From soul friends to words and associations
Noël Staples (2 March) says that British Friends lack their own version of a spiritual direction tradition. However, I belonged for a time to the Quaker Retreats and One to One Ministry special interest group, which answered to that need but was eventually laid down.
I was also the first Quaker to take the Chelmsford and Brentwood Anglican and Roman Catholic dioceses’ spiritual direction course in 2002. The Anglican canon who interviewed me asked: ‘Are Quakers Christian?’ I said: ‘Who decides?’ She then said: ‘Do you believe the Bible is the word of God?’ I replied: ‘Yes, but not the only word and not the last word.’
Astonishingly, I was offered a place. I joined Anglicans, Catholics, a Baptist and a member of the United Reformed Church on the two-year course. My own ‘soul friend’ (she didn’t like being called a director) was an Anglican priest.
Such ministry does not have to be formal, as the introduction to Chapter 12, ‘Caring for one another’, in Quaker faith & practice, makes clear: ‘Careful listening is fundamental to helping each other; it goes beyond finding out about needs and becomes part of meeting them.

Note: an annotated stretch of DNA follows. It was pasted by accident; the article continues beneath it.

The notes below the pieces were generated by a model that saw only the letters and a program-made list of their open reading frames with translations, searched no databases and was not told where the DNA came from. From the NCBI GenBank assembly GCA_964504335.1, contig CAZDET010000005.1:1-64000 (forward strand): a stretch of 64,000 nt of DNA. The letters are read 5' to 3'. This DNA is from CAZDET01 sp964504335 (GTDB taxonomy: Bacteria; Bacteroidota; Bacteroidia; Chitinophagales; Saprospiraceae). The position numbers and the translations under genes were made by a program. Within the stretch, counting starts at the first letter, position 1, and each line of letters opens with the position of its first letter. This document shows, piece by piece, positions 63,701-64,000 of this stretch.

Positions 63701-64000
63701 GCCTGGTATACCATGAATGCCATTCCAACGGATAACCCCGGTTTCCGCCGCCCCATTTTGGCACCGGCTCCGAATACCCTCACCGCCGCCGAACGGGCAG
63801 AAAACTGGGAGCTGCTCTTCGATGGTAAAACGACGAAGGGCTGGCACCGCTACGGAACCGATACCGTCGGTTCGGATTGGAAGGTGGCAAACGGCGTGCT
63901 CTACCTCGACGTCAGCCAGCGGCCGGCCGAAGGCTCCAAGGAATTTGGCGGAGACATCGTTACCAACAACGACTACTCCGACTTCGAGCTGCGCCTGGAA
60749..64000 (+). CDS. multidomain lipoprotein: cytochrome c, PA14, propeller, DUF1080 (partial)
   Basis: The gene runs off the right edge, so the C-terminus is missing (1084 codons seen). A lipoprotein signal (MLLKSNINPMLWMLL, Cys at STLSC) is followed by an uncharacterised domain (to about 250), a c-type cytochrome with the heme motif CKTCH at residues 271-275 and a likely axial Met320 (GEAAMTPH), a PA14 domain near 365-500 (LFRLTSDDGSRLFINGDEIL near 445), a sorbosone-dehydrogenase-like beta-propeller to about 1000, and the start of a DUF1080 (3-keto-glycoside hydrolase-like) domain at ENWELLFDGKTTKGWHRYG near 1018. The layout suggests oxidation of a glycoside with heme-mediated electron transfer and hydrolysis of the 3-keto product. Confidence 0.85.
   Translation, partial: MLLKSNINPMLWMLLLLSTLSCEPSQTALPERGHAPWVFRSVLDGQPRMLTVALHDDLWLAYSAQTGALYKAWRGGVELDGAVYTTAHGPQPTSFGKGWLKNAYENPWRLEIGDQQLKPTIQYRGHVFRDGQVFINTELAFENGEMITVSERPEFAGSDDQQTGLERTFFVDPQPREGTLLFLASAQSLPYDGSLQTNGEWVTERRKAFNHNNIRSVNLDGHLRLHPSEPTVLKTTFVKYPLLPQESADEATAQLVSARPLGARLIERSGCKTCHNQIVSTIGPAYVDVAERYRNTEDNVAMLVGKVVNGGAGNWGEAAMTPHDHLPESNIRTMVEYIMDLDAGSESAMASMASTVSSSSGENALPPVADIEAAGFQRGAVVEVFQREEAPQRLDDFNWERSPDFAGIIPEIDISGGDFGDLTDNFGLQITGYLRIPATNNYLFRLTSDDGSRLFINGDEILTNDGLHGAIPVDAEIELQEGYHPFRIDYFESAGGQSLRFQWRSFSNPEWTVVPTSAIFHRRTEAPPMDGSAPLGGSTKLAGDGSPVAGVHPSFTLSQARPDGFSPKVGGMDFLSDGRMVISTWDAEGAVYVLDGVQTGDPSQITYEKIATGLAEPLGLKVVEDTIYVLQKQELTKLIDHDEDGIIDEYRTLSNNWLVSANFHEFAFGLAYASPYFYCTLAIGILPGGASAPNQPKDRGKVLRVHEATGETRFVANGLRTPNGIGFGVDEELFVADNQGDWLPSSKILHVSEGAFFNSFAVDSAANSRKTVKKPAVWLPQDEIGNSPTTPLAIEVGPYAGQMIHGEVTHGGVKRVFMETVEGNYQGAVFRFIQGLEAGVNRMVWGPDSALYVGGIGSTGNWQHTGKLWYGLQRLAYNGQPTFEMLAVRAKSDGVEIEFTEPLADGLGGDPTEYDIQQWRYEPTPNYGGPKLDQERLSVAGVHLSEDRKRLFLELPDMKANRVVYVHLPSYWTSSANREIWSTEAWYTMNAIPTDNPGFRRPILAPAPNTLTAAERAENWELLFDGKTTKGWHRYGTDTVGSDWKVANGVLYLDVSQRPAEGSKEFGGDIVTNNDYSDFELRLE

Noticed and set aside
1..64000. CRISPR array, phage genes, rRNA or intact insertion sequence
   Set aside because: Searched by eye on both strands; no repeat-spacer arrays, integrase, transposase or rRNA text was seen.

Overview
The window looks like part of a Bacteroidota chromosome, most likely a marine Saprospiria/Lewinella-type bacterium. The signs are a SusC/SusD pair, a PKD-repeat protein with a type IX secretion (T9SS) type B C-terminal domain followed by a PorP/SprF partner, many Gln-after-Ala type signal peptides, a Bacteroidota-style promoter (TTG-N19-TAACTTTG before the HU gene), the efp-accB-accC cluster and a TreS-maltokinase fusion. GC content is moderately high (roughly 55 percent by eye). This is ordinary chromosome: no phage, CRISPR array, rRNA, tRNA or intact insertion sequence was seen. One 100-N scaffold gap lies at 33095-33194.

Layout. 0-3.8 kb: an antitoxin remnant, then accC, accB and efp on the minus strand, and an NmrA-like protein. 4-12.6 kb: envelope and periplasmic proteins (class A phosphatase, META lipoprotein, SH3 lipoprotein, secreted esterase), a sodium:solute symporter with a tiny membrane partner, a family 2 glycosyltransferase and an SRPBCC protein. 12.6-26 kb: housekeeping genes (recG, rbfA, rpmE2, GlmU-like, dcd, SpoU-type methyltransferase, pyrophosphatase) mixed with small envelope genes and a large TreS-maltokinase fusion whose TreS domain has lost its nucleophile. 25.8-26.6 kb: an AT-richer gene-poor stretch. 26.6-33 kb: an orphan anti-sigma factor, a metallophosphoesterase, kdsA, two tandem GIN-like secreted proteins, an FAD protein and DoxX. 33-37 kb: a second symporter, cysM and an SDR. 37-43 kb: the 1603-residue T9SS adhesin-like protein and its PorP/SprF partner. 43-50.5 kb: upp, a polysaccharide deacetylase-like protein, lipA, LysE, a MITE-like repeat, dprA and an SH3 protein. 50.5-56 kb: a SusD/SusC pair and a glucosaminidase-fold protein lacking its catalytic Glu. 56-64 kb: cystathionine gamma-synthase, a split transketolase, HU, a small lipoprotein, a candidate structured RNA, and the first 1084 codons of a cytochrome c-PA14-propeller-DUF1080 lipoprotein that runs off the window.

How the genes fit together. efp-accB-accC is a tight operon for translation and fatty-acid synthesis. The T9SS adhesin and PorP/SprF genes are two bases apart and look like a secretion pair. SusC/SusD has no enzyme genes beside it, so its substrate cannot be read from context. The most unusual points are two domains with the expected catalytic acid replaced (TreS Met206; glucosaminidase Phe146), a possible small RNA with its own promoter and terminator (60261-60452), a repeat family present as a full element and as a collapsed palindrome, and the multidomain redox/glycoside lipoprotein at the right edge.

‘Some would say that it is the single most useful thing that we can do… Speaking the unspeakable, admitting the shameful, to someone who can be trusted and who will accept you in love as you are is enormously helpful.’
Numbers and preferences
Friends Jamie Wrench (9 February) and Gordon Smith (16 February) express different views of how, in practice, our Quaker life ‘works’ – one more concerned to value individual contributions, perhaps; the other possibly seeking longer perspectives.
Our Meetings for Worship are, of course, open to everyone without us needing to discover why any of us chooses to attend.
The future shape of our whole movement is the business of those committed in our Meetings for Church Affairs. So, it was instructive to read how members of Meeting for Sufferings are responding to future hopes and recommendations.
In the long run, all of us will be tested by current trends in numerical decline, not only among Friends but, as indicated by published surveys in religion, generally. In time we’ll discover whether either individual preference or significant numbers of convincements will stand up, as was once the case.
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